Group Audit


Group audit or audit of group financial statements is the process of evaluation of the group’s financial statements which include all the components’ financial information. The components’ financial information comes from the components of the group structure, which can be separate entities or business activities, which are controlled by the group company.

A component can be a subsidiary, an associate, a joint venture, or just a branch of the group company. Since the component is a separate entity from the group, it may be audited by the group’s auditors or different auditors which are usually referred to as “component auditors”.

Engagement acceptant

In the group audit process, auditors need to consider various issues before deciding to accept as group auditors of the company. The first one is that auditors need to consider, whether they can obtain sufficient and appropriate audit evidence in order to form the basis of opinion, before accepting the engagement.

This is due to the group’s financial statements that auditors need to examine include all its components. So, auditors will need to regard the components’ financial information and the overall consolidated process of financial statements as well in the evidence gathering.

Second, group audit will be inevitable require the access to component auditors and their work and management of the components. If any significant restriction is placed on auditors by the parent company, auditors need to reject the engagement from the beginning.

Third, the group auditors may need to rely on the work of the third party which is referred to as components auditors. However, they must understand the work done and conclusion evidence obtained by components auditors. Lastly, auditors might not be competent enough in forming the group audit opinion. In this case, the engagement should not be accepted.

Materiality for Group Audit

In the group audit, materiality level is required to be set in both group financial statements and its components. Group auditors need to determine 4 different types of materiality, including group materiality, lower materiality, performance materiality, and component materiality.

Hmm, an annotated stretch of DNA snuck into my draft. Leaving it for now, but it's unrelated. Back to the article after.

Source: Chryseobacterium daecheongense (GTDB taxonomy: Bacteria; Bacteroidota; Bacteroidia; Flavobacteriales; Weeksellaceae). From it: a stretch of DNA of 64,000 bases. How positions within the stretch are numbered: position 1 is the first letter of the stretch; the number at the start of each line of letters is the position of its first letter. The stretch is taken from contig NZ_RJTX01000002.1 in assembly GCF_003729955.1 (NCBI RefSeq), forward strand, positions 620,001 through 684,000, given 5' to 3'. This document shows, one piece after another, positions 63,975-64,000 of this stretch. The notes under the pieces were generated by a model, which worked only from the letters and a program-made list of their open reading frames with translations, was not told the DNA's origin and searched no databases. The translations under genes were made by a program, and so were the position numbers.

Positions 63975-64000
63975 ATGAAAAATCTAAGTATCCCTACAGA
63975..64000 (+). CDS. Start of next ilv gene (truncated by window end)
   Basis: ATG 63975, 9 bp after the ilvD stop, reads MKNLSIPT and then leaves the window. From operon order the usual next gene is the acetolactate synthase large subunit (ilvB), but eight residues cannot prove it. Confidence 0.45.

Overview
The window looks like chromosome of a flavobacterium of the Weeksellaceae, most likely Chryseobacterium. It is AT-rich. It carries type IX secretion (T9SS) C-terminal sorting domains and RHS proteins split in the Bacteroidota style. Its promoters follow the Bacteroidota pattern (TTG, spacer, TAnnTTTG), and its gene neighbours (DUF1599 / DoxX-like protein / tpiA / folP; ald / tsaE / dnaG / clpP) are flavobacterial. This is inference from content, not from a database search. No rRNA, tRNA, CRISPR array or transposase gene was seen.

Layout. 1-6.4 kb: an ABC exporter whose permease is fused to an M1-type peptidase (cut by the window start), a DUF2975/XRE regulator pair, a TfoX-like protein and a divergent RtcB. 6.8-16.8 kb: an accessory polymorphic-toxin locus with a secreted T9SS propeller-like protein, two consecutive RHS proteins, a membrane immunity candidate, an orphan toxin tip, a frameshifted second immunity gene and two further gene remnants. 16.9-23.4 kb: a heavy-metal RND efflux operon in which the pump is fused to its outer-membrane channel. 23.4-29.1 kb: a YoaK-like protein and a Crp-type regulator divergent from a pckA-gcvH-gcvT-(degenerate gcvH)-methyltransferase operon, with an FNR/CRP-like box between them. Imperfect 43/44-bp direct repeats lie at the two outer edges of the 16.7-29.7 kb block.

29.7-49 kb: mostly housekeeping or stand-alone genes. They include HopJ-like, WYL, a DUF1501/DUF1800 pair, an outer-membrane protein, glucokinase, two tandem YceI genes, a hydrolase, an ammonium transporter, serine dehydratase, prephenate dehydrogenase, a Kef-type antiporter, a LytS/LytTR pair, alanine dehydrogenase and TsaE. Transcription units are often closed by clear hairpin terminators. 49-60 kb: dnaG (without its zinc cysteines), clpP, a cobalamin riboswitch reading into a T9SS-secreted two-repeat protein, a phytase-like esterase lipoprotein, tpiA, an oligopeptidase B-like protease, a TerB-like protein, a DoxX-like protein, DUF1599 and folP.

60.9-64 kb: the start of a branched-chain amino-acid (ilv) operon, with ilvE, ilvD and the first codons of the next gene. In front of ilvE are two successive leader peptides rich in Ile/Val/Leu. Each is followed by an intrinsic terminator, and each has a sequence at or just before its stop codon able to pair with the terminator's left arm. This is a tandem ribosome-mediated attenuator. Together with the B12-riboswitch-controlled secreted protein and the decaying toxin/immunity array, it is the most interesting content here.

Materiality for Group Audit

Group materiality

It is set by auditors using their professional judgment for the group financial statements so that auditors can develop an overall audit strategy for the group audit process.

Lower materiality level

It is the materiality auditors may set lower than group materiality for specific transactions and balances, if relevant.

Performance materiality

It is the material auditors set at the lowest so that they can make sure that small errors or omissions adding up do not exceed the materiality of the whole financial statements.

Component materiality

It is the material auditors set for the component, in which it is used in developing an overall audit strategy of the component’s audit for the consolidation purpose.

The materiality for components must be set lower than the group materiality in order to minimize the risk of error or fraud of several components adding up together exceeding materiality of the group. Different components may have different levels of materiality.

Audit Consolidation

Group auditors need to obtain an understanding of the consolidation process and group-wide controls, which are the controls related to the financial reporting process of financial information provided by components. If group auditors need to those controls together with substantive tests, they may do it themselves or request components auditor to do it.

In the consolidation process, the group auditors need to properly plan the audit procedures including:

  • Verify to make sure financial information extracted from the components are accurate
  • Evaluate if the components are proper classified e.g. as subsidiaries or associates.
  • Properly verify the components that have different year-end to the group whether they have reported the same year-end to the group for consolidated purposes.
  • Review all disclosure requirements and make sure all necessary disclosures have been made on group financial statements, such as related party transactions and minority interests
  • Evaluate completeness and accuracy of consolidated adjustment and make sure they are appropriately done in accordance with applicable accounting standards

Group Audit Opinion

Group audit opinion will be given after group auditors obtained sufficient and appropriate audit evidence. However, there are usually two separate opinions that are provided in group audit, in which one is on the financial statements of the parent company and another one is on the group’s financial statements. This is due to the parent company of the group normally publishes both individual financial statements and group financial statements in the same written document.


In our opinion, the financial statements of ABC Ltd (“the Company”) and its subsidiaries (“the Group”) give a true and fair view of the financial position of the Group and of the Company as at 31 December 2019, and of their financial performance and their cash flows for the year then ended in accordance with …

Although it looks like only one opinion, it actually contains two separate opinions, in which one is for “the Company” and another is for “the Group”.